Then & Now

St. Albert protests, Then and Now

April, 2024

A retro look at rallies and protests that tend to reflect the pride folks have for the city

St. Albert is recognized as the province’s oldest unfortified community and a municipality listed
by destination pundits as one of the best cities in Canada, if not the world. Given those accolades, one might think the locals wouldn’t have much to complain about. Granted, protests in the city over heady issues like human rights are rare, since nearby Edmonton is almost always ground zero for such rallies. But if anything, St. Albertans tend to get pretty vocal about matters specific to their city, indicative of the pride they have for this community. Here’s a look at a few instances.

BEAT the Bounds (1979-1981)

This photograph depicts John Welsh dressed up as “Auntie Annexation” on the Save St. Albert float in the anti-annexation parade.

With Edmonton’s population at around 600,000 and quickly growing, its city council applied to annex nearly 2,000 square kilometers of land that would quadruple Edmonton’s size. That included absorbing all of St. Albert, which had already been incorporated as a city. According to news site Taproot and archives at the Musee Heritage Museum, Edmonton’s northwestern neighbour objected to the bid and the quickly-formed St. Albert Citizens’ Committee, led by former mayor Richard Plain, fought tooth and nail against the proposal. 

The committee spearheaded a “BEAT the Bounds” advertising campaign, organized protest rallies on the streets, and outdoor events to combat the annexation plan, while voters in
St. Albert outright rejected the expansion in a plebiscite. In 1982, the provincial government gave Edmonton the green light to a different annexation plan, one that left St. Albert alone.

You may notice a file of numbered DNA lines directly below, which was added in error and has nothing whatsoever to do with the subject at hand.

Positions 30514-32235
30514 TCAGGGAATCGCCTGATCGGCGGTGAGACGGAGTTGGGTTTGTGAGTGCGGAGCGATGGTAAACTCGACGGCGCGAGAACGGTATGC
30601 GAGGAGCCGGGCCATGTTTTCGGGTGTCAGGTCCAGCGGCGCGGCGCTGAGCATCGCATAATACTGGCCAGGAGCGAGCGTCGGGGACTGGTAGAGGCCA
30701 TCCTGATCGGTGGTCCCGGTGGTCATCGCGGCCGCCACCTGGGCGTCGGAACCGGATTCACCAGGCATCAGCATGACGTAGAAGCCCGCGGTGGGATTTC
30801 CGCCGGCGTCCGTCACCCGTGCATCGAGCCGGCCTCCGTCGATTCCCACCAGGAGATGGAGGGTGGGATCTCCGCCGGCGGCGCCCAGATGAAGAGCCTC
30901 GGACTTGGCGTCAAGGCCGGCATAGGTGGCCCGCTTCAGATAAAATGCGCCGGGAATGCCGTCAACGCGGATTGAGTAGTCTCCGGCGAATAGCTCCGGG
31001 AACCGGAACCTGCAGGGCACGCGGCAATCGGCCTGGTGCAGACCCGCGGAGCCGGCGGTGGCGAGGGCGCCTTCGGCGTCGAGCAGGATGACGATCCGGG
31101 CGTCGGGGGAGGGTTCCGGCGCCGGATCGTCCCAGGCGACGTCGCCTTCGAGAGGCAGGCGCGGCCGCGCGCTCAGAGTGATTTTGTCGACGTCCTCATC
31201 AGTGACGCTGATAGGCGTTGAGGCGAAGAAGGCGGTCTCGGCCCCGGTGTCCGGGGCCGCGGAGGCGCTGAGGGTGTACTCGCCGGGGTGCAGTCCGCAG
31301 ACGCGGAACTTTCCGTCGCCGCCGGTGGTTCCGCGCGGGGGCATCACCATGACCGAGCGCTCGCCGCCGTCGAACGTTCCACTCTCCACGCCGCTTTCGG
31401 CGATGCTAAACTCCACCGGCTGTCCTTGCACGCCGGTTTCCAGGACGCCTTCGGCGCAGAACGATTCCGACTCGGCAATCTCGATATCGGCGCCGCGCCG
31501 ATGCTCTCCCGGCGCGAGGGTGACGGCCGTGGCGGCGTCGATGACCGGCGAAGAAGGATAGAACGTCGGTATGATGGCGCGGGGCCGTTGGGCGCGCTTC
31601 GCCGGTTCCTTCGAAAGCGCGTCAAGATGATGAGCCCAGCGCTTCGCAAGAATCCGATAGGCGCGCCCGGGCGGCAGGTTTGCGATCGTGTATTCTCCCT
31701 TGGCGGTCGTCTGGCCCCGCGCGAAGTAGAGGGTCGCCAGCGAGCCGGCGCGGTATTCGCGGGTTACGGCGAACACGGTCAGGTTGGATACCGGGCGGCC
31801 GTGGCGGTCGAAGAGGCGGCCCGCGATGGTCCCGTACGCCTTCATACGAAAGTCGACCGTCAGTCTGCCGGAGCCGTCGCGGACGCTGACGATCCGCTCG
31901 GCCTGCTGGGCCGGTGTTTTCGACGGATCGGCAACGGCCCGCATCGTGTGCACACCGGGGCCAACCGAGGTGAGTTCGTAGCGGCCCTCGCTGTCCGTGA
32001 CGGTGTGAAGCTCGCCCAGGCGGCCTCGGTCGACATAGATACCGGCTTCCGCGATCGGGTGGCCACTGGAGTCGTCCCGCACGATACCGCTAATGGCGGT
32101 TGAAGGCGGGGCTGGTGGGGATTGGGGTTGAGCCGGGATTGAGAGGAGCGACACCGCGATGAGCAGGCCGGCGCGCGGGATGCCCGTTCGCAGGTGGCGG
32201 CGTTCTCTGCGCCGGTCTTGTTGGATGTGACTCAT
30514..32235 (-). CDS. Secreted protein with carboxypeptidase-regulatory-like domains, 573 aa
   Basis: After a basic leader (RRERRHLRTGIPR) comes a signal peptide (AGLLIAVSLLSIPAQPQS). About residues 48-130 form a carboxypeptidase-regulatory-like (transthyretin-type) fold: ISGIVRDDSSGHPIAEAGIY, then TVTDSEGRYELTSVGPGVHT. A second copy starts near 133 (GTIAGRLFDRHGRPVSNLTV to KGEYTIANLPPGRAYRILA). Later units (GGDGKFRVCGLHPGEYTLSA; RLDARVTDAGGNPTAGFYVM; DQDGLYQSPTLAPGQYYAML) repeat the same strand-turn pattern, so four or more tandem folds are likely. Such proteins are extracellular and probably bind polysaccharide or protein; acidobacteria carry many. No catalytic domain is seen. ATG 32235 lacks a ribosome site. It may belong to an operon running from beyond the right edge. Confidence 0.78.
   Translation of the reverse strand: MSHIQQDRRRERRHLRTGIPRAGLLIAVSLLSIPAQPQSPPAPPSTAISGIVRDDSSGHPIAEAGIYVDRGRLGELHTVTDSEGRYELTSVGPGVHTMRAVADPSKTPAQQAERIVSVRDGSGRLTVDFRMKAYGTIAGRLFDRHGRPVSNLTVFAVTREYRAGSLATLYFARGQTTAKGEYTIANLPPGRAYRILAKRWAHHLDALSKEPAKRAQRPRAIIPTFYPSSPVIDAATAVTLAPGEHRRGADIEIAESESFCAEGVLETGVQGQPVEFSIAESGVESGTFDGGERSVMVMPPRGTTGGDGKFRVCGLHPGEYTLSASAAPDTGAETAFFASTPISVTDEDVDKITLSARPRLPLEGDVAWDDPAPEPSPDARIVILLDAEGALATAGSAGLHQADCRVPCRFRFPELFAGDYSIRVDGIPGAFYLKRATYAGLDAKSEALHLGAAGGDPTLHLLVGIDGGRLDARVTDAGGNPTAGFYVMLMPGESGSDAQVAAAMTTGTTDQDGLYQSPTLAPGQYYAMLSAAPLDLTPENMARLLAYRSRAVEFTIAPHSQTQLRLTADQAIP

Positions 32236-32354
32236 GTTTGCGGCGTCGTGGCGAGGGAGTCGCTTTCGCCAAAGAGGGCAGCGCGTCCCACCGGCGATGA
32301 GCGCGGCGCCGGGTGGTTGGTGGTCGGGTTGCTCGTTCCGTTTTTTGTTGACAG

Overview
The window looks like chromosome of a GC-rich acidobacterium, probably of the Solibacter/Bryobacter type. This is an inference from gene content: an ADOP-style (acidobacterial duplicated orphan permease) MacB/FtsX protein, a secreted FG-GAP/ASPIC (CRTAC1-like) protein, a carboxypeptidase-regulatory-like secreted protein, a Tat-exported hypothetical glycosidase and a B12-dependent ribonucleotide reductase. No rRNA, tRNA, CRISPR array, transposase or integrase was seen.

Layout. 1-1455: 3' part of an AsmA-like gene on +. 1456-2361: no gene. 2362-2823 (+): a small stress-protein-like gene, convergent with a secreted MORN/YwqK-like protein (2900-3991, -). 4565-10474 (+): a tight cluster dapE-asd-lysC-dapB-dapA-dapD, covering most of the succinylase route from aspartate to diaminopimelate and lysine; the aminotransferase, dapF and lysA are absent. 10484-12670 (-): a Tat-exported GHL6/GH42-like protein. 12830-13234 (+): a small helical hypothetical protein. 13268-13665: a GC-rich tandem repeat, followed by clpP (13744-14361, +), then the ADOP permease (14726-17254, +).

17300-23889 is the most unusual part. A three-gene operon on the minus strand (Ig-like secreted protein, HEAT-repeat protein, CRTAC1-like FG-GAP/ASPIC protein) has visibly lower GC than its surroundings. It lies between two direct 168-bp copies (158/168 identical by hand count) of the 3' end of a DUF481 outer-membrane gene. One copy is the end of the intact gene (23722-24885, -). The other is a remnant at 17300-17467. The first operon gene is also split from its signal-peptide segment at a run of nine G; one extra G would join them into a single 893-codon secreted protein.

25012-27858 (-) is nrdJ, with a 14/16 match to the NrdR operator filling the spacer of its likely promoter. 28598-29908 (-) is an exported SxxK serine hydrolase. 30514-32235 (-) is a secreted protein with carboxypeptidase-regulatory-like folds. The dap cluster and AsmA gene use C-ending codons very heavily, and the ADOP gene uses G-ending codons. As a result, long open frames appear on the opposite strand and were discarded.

Aurora Place (2010)

Residents in the neighbourhood of Akinsdale didn’t have to take to the streets to protest a proposed Habitat for Humanity development in their part of the city. Instead, hundreds of them packed the seats in City Hall to state their case. According to the CBC, many felt the 58-unit endeavour geared towards
low-income families would create traffic problems and many issues associated with density. 

But a letter issued a few months later addressed to the St. Albert Gazette tarred the optics of the complainants and angered Akinsdale residents, when the author claimed that the presence of residents in the proposed complex would attract crime and decrease living standards. The project, eventually called Aurora Place, was scaled back to a 30-duplex development and completed in 2013.

Idle No More (2013)

Aboriginal solidarity reached a peak with the launch of the Idle No More movement, originally triggered by the federal government’s omnibus bill that deregulated environmental protection of forests and waterways. In response, the indigenous community organized a series of flash mobs and gatherings across the country and St. Albert was definitely included in the mix.